• Enjoy a cup of tea. Sleep can be induced by a modest cup of chamomile tea or another warm, non-caffeinated beverage. But don't overdo it, or you'll have to get up in the middle of the night to use the restroom.
  • If you're in a different time zone than your friends and family, turn off your cell phone notifications. When you're trying to sleep, others may try to contact you. To avoid being disturbed, turn off notification noises for texts, emails, and phone calls before going to bed.
  • Take a melatonin supplement. This pill imitates the hormone that your body secretes when it's time to sleep. "Melatonin helps our body understand when it's time to sleep, and it can be quite beneficial in easing symptoms of jet lag," says Dr. Aleksandar Videnovic, Principal Investigator at Massachusetts General Hospital's Sleep Center.

Just Before Going to Bed:

  • The "do not disturb" sign should be hung on the outside doorknob. If you're going to sleep in, this is extremely vital. Some housekeepers begin their work as early as 8 a.m. Request a "do not disturb" sign from the front desk if your room does not have one.
  • Make a backup set of wake-up calls. How many times have you set an unfamiliar alarm clock only to be rushed the next morning because it didn't go off (or woken up in the middle of the night worried it wouldn't work)? Use two alarms, such as the hotel's wakeup call service, your mobile phone, a wristwatch, or a travel-sized alarm clock, for added peace of mind. Even if you're not using the hotel's alarm clock, double-check that it wasn't set to go off too early by the last occupant.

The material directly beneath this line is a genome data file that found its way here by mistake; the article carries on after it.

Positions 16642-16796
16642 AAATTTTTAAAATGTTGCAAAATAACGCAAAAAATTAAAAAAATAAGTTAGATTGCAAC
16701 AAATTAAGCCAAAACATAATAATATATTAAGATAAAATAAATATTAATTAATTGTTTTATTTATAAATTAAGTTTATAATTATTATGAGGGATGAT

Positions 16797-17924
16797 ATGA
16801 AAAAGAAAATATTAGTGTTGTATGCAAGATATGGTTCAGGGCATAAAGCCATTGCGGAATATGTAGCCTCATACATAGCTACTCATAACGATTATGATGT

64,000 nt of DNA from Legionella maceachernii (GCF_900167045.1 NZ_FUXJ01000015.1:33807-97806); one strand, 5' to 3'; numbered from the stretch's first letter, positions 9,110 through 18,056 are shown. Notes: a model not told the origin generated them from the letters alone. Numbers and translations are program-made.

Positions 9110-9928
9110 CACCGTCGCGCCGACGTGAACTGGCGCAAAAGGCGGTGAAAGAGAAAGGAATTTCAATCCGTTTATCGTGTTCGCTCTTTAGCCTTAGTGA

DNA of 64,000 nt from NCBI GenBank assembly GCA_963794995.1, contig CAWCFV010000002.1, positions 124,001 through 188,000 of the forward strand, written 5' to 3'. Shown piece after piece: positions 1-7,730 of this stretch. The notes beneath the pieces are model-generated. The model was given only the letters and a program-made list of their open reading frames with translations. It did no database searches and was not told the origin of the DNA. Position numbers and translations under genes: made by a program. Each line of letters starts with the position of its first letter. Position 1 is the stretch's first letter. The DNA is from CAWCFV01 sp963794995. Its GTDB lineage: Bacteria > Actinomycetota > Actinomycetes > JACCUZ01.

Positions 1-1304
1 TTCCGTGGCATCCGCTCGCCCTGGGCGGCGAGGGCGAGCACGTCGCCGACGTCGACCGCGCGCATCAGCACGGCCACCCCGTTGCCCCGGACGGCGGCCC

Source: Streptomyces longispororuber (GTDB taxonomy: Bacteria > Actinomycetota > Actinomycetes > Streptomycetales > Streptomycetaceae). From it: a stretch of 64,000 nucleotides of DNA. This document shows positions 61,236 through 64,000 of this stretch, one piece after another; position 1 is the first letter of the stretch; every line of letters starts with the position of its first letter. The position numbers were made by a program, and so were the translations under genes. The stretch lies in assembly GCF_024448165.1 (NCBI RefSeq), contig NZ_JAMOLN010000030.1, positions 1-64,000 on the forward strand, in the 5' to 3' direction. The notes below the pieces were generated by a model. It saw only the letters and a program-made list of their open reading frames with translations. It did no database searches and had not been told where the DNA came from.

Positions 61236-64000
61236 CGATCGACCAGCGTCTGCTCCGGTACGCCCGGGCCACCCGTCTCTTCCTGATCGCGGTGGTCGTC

• Take a long, hot bath. You may be able to get a better night's sleep as a result of the relaxation.
  • Adjust the temperature of the room. Most individuals sleep best in temperatures between 60 and 70 degrees, according to
  • Read a paper book or magazine that isn't suspenseful. Avoid watching TV, using smartphones, or using laptops because they create artificial blue light that might be exciting rather than relaxing. A travel-friendly way to read without blue light is to use an e-ink e-reader like the Kindle Paperwhite.
  • Consider doing a sleep-inducing meditation exercise. There are numerous apps (such as headspace) that will walk you through nightly meditations to assist you in relaxing.

Once you're in Bed:

  • Take a deep breath. It might be stressful to be out of your environment. Before going to bed, take a few long, steady breaths to assist you relax and unwind stiff muscles.
  • Don't put it off reporting noise. Because hotel rooms have notoriously thin walls, your neighbours may be unaware that their talks are audible to you. A single pound on the wall can sometimes be enough to silence a noisy neighbour. (For further information, see When the Hotel Guest Next Door Won't Stop Talking.) If you don't feel comfortable doing so, simply contact the hotel's front desk. With a warning, they'll call the guest or send security staff to the room. The guest may be asked to leave if there is excessive noise or repeated warnings.
  • Request a change of rooms. If uncontrolled noise—such as traffic, a humming ice machine, or the elevator—is persistent, all hotels should provide guests the option of switching to a quieter room. Of course, having to pack your possessions and relocate in the middle of the night isn't exactly relaxing, and the hotel may be fully booked. However, if you're staying in a hotel for several nights, this may be the best option.
  • If you can't sleep, get out of bed. This is a nice general rule to follow when travelling or at home. Get out of bed, turn on a dim light, and read a meaningless magazine until you're ready to try again.